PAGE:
Because of their small size, the NPHC chapters plan to put on at least one event a month. In September, they organized two: Days of KAOZ, a week where they hosted a different event every day, and an Alpha Auction to raise money for March of Dimes.

“When you have the average chapter size being one…it’s kind of hard for [the] NPHC to take on too many responsibilities without one organization bearing the brunt of the work.” Norman says.

Another factor keeping the NPHC from attracting new members, is the fact that NPHC organizations aren’t taught to recruit. In the early days of the organization, students interested in joining a BGLO would seek the groups out themselves. Fast forward to present day, with the crossover of more African American students joining IFC/PHC organizations than vice versa, the main group of students that would typically join the organization seems to be showing less interest. According to Norman, they aren’t seeing anything necessarily worth while to want to join.

Lucian Ward, southern regional director of the graduate chapter of the Phi Beta Sigma fraternity, gave his insight on how the NPHC organizations on UM’s campus can renew that interest not just for black students, but students of all ethnicities.

He suggests that simple things like the organization wearing their groups’ paraphernalia around campus can attract attention and that the elitist notion of having the students come find them needs to be done away with.

Recalling that NPHC members were known for being leaders, he proposes that in the semester before an organization does their membership intake process, they target students who are leaders on campus socially and academically.

“Any young person on campus that you can call a brother or a sister, begin to sell the organizations [to them],” he says. “Talk to them. Get to know them.”

Ward also cites that one of the greatest blessings to a college campus is when organizations can understand their differences enough to understand each other and work together. This being said, his last proposal is that all three organizations (IFC, PHC and NPHC) work together.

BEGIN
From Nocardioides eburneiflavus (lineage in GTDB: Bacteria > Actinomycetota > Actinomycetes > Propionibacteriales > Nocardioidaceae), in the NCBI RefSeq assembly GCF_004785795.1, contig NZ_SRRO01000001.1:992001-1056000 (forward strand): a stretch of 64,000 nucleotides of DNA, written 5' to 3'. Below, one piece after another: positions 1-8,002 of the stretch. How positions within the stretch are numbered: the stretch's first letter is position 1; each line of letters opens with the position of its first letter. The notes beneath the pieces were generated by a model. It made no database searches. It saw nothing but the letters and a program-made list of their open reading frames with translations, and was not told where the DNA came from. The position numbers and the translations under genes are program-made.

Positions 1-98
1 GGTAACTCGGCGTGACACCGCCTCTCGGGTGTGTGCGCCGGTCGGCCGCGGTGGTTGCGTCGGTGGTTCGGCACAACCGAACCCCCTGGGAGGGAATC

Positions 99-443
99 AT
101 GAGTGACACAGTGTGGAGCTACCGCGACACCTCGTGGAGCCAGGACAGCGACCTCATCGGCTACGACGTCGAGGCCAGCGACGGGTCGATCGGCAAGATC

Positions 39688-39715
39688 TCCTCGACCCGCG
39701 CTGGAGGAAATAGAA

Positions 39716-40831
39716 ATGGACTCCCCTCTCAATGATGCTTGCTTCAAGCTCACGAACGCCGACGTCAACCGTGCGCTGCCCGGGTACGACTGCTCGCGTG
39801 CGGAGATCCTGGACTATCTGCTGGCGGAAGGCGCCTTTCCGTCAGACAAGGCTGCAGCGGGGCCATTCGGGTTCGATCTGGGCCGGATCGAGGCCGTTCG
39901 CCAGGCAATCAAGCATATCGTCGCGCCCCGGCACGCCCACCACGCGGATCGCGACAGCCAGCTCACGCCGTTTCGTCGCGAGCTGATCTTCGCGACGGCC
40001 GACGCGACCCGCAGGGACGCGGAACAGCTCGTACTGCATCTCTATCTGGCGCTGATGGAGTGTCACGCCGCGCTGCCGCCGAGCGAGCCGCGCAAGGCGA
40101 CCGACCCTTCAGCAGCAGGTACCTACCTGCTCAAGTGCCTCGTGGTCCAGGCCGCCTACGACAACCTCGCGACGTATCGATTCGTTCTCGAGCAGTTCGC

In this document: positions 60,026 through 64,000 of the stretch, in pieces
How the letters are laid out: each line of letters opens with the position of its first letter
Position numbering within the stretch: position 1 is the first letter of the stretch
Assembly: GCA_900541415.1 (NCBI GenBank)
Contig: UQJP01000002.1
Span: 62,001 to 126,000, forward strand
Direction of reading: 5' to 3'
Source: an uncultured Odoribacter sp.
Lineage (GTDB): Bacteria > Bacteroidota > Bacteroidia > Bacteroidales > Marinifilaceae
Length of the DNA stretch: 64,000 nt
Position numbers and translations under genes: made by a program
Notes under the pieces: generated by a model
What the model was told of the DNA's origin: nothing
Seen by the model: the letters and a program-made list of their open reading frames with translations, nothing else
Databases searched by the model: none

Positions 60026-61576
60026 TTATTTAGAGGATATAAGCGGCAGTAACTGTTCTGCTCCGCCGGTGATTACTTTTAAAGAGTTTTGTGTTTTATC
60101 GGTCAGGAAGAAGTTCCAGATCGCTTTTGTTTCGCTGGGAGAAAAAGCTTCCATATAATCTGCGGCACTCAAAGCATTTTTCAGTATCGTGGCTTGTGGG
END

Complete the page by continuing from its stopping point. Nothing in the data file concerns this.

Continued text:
“The brain trust of your campus leadership comes from your Greeks.” he states.

During his undergraduate years at Alabama State University (ASU), Ward was the president of the school’s chapter of Phi Beta Sigma. A goal for the chapter was to start a new chapter of the fraternity on the Auburn University at Montgomery (AUM) campus, which they did with the assistance of Sigma Chi, an IFC organization at AUM. The two groups managed to form the partnership necessary to get the new Phi Beta Sigma chapter started as well as forming a tight bond.

“We were from two different campuses, but we were both Sigmas.” he said, after fondly recalling how the two fraternities would regularly get together to play flag football on Sundays.

Currently all of the UM Greek organizations are all on the planning committee for Greek Week, which is set to take place in the spring. The NPHC groups, with the exception of Delta Sigma Theta and Kappa Alpha Psi, will begin their membership intake process during the same time. According to the Student Life office, a new Greek Standards program has been introduced this year, which encourages interaction not only in social events but also in educational and philanthropic events between the different councils.

“It’s a hidden little campus, but the Greeks could build a strong Montevallo,” says Ward.